I don’t remember exactly, but it took a while. I’d say a good 10 hours. Meeting 50 for the first time, him getting to know me, me getting to know him, and then managing his crew, and getting everybody comfortable. It took a long time. Later on in our career, as I started working with 50 more, it became easier, but yeah, it took a while.

How did you go about narrowing down images? Were there other versions of the cover that you liked?

There were a few. We were quite specific about what we wanted for the cover, but what we basically did was shoot stuff and then I worked closely with the art director, Julian Alexander at Slang Inc. We’d choose some images that we thought were cool and then 50, right from the start as an artist, knew what he wanted. Artists always get involved. They look at the images they want, that we selected, and then they just trust me to do my thing. They kind of leave it up to me to take the imagery, and give it that look. Then it goes over to Julian and he starts doing the typing stuff. So, yeah, there was a process but as far as I remember, it was all pretty easy because 50’s a cool guy, in general. He’s not a diva.

You also did the photos inside of the booklet, which combined outdoor and indoor shots. Can you describe that process?

I remember shooting on location and there was also some post-production work. Nobody was doing that. That was all quite unique and experimental.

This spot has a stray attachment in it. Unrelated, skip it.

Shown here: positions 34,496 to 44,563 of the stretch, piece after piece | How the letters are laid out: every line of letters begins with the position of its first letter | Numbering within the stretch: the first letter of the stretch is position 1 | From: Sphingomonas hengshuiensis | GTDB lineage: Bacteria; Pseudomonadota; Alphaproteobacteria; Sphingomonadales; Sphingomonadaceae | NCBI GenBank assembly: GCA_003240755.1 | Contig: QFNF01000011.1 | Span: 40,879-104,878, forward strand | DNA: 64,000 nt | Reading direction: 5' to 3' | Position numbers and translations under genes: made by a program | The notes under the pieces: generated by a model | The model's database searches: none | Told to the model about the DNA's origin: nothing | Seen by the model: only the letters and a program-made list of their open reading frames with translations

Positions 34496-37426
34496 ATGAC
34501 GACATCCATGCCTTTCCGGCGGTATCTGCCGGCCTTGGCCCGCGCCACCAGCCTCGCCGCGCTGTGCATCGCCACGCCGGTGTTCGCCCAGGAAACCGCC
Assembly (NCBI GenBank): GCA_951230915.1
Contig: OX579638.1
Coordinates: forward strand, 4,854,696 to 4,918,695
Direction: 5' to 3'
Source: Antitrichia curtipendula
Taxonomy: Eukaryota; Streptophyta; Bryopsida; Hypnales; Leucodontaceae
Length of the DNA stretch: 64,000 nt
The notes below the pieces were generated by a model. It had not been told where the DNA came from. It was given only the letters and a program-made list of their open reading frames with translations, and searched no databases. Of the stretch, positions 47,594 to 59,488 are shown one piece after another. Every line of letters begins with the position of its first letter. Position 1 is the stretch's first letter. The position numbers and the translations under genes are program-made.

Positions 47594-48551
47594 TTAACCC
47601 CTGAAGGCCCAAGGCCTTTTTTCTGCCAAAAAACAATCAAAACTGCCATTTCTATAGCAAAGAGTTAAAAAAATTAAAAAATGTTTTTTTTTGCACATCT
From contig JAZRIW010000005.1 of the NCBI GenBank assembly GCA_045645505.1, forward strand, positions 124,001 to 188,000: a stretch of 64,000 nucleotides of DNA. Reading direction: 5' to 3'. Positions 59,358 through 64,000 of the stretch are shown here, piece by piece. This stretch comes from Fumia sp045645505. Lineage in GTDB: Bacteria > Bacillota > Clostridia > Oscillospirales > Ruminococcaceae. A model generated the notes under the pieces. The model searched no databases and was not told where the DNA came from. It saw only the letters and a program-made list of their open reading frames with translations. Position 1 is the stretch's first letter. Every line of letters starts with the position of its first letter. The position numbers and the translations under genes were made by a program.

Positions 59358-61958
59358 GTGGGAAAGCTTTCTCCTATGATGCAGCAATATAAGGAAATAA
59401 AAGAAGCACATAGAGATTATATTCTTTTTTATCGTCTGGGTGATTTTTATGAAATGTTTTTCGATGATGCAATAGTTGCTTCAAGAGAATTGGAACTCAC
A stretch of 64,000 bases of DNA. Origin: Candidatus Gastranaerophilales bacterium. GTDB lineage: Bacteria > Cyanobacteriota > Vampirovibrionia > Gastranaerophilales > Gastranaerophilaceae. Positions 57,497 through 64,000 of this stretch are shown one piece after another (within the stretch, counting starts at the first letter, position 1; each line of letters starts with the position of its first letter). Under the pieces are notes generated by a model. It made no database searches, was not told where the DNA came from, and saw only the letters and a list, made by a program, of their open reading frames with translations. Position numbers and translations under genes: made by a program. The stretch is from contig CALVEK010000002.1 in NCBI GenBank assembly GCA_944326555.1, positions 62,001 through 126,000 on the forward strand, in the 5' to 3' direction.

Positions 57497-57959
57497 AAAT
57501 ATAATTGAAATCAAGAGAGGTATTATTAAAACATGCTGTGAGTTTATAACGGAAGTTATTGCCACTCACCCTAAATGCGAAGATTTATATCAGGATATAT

Right. I remember thinking that 50 was really out in the street for those photos.

No, I shot him in the studio and then placed him into those backgrounds. That gave me complete freedom as an artist because it was a new, unique way to do something different. I initially started doing that style of imagery because I found it very limiting, when you’re working with hip-hop stars or people who are going to become stars, it’s very difficult to get two to three days of their time, to go on location so the range of working, shooting at a studio, starts to get very boring. So, that’s what we did. 50 was totally cool. He didn’t really understand the concept. He loved my work and I showed him what I was gonna do. Julian at Slang, it was the same. He said, “Just go and have fun.” So that’s what we did and it was pretty chill and laid back.

Fifteen years later, how does it feel to be a part of such an iconic project?

Part of it is creating work with somebody you like, who is also talented, who’s done so much with their talent in their life. What is nice about it is that it did drive a huge amount of interest after the fact. It’s always nice to create something unique. It’s hard, especially nowadays with social media and internet access, where we’re bombarded by imagery, it’s nice that certain images stand out and become iconic and stand the test of time. It gives people inspiration, that you can still go out there and do unique work, do something interesting, and do it to the best of your availability. That’s the most important thing. It’s less selfish and more a collaboration. It’s great that they are still pictures that can hold up to this day, and still be cool and powerful.

You can stream 50 Cent's Get Rich Or Die Tryin' here.